Who has the legal right to discipline a child? The answer in early twentieth-century Germany was not as simple as you might think. In her recently published article  “A Right to Beat a Child? Corporal Punishment and the Law in Wilhelmine Germany,” Dr. Sace Elder examines the  legal and popular debates over who possessed the right to exercise legitimate violence (that is, physical force for the purpose of correction or discipline) on children. The article appears in the first issue of Central European History, volume 47.

Dr. Elder continues her research on child mistreatment this summer when she travels to Germany to complete work on her book manuscript, “Cruel, Brutal, and Malicious: Child Abuse and Parental Authority in Germany, 1890-1945.” Her work will be supported by a Council for Faculty Research Summer Research Grant.

This work grew out of her first research project on criminal violence in Weimar Germany. The final publication from that project also appeared just this month: “’Prostitutes, Respectable Women, and Women from Outside:’ The Carl Grossmann Sexual Murder Case in Postwar Berlin,” in Crime and Criminal Justice in Modern Germany, ed. Richard Wetzell, (Oxford: Berghahn Books, 2014).

Illustration from Heinrich Hoffmann, Der Struuwelpeter, "The Story of Little Suck-a-Thumb" (1845)

Illustration from Heinrich Hoffmann, Der Struuwelpeter, “The Story of Little Suck-a-Thumb” (1845)

 

History Careers Day Schedule & Registration

The History Department at Eastern Illinois University invites all interested students to their first History Careers Day to be held on 22 February 2013 from 10—3 in Room 4440 of Booth Library. Each session will begin with a fast round of brief presentations (5-6 minutes each) and then open it up to questions about innovations in history research, opportunities for grants, awards, and future study, etc. The morning sessions feature current graduate and undergraduate students and a few of the department faculty. The afternoon sessions are devoted to reports from the front from alumni employed in a variety of fields. (Organizers; Sace Elder, Newton Key, Brian Mann, Nora Small )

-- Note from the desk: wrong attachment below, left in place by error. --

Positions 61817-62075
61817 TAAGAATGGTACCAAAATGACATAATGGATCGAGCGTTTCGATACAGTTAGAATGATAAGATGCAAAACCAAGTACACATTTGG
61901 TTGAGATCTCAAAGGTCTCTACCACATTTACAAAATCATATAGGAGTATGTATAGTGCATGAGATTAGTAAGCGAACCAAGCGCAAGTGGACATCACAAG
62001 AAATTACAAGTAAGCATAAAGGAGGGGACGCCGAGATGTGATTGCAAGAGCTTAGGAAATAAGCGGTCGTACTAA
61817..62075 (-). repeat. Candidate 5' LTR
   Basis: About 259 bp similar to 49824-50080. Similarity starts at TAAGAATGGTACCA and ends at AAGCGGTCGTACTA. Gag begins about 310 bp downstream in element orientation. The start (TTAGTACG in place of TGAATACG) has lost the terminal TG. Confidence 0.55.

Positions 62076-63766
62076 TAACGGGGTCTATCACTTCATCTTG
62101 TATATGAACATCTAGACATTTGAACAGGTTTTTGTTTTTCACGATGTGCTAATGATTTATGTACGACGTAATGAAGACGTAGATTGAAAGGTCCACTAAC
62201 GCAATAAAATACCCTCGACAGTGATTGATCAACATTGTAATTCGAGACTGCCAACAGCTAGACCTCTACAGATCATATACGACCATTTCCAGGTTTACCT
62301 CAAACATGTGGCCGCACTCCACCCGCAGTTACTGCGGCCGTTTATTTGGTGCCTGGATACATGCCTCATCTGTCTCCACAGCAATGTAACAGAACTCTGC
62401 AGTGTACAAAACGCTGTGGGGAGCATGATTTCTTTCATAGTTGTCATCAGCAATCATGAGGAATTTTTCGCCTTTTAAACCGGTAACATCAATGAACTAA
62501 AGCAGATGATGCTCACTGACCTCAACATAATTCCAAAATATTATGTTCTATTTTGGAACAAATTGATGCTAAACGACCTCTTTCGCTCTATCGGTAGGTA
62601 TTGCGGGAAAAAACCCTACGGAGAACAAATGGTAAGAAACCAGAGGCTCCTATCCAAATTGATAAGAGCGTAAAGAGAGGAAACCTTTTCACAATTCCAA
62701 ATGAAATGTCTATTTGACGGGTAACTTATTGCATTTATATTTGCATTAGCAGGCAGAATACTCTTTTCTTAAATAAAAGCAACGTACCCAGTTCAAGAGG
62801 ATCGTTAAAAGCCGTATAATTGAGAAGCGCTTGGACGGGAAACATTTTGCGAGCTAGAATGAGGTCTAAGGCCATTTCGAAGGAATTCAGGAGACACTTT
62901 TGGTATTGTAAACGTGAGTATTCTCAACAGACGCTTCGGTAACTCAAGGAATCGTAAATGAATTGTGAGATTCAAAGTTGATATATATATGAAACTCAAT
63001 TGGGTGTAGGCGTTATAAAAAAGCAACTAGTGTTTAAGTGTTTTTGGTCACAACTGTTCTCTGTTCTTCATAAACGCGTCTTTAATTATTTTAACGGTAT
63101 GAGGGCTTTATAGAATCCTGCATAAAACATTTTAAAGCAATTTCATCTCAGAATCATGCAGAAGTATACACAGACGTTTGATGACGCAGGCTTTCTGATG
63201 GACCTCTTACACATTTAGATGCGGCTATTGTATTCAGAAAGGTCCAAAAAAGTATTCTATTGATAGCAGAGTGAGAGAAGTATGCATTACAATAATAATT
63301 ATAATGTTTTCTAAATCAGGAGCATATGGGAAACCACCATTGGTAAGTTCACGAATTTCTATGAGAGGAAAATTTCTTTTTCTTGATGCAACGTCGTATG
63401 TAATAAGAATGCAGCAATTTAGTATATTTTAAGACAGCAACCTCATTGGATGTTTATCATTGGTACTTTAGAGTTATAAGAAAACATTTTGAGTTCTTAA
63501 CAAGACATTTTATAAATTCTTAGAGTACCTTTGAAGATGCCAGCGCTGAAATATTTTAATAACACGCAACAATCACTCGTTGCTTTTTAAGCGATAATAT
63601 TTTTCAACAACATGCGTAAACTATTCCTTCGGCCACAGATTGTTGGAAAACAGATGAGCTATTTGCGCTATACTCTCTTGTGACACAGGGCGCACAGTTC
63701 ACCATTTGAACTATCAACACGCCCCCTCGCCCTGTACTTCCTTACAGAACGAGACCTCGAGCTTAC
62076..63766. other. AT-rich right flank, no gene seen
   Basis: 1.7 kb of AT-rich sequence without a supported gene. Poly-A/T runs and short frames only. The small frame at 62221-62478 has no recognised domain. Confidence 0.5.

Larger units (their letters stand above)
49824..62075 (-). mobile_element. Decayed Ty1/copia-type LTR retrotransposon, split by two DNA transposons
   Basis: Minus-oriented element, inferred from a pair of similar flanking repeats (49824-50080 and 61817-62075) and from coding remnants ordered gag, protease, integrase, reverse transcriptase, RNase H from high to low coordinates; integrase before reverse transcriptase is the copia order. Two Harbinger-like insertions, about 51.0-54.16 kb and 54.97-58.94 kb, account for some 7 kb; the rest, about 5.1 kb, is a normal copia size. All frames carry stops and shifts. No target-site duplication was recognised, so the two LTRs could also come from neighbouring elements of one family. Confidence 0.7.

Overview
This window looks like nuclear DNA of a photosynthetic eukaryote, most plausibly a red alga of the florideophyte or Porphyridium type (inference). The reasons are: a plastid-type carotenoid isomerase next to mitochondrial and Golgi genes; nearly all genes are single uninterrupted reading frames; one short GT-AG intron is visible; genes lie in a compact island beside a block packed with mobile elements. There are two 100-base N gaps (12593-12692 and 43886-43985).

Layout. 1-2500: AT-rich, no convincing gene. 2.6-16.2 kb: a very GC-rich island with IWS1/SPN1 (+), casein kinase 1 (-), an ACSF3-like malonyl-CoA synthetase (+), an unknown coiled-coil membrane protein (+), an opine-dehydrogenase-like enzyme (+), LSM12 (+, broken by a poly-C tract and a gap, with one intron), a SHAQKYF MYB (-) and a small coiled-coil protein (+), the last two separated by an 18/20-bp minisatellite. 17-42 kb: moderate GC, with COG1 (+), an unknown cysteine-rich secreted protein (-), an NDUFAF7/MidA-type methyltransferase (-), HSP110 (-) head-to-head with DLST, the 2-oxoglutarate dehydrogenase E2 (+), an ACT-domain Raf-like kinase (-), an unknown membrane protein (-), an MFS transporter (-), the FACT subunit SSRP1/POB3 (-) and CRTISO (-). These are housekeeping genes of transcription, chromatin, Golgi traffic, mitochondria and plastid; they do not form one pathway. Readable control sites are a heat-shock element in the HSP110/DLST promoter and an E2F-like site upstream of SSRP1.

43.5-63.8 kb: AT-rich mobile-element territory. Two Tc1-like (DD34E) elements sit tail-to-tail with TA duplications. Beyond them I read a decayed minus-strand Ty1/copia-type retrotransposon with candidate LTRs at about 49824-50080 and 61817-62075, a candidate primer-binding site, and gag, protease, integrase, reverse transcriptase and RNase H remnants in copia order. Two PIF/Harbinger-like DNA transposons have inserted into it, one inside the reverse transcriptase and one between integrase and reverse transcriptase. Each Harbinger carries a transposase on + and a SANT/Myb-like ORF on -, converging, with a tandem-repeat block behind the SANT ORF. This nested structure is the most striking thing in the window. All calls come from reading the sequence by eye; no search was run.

Register today! (All sessions and the lunch are free; but space/food is limited. So click here to register now – it takes seconds.)

  • 10:00-10:50 Student session
  1. Emily Scarbrough, “Suffrage and Antisuffrage in Illinois”
  2. Clare Smith, “Stuart Images of Henry VIII”
  3. Pat Vonesh, “Transcultural Identities Among Blacks and Whites in Britain, 1950-1980”
  4. Philip Mohr, “Housing E.I.U.’s G.I.s and Married Students”
  • 11:00-11:50: Faculty session (Professors of History at EIU)
  1. Newton Key, “News Networks in the 17th and 21st Centuries”
  2. Brian Mann, “Researching Modern Iranian History”  
  3. Ed Wehrle, “The View from Camp David”
  4. Anita Shelton, “Translating History” 
  • 12:00-12:50: Lunch (provided)
  1. Study Abroad
  • 1:00-1:50 and 2:00-2:50: Alumni session (2x)
  1. Ryan Blankenship, Managing Director, Mathematics and Statistics, McGraw-Hill Higher Education 
  2. Marc Anderson, Product Manager, Congressional and Historical Collections, ProQuest
  3. Amanda Bryden, State Sites Collection Manager, Indiana State Museum and State Historic Sites, New Harmony State Historic Site 
  4. Bobbi Kingery, Career Counselor, College of Arts & Humanities
  5. Amanda Standerfer, Adult Division Head Librarian, Decatur Public Library
  • 3:00 Career Day Ends.  Note: all participants are invited the keynote talk by Dr. Christopher Olsen, 7 pm in Doudna Lecture Hall.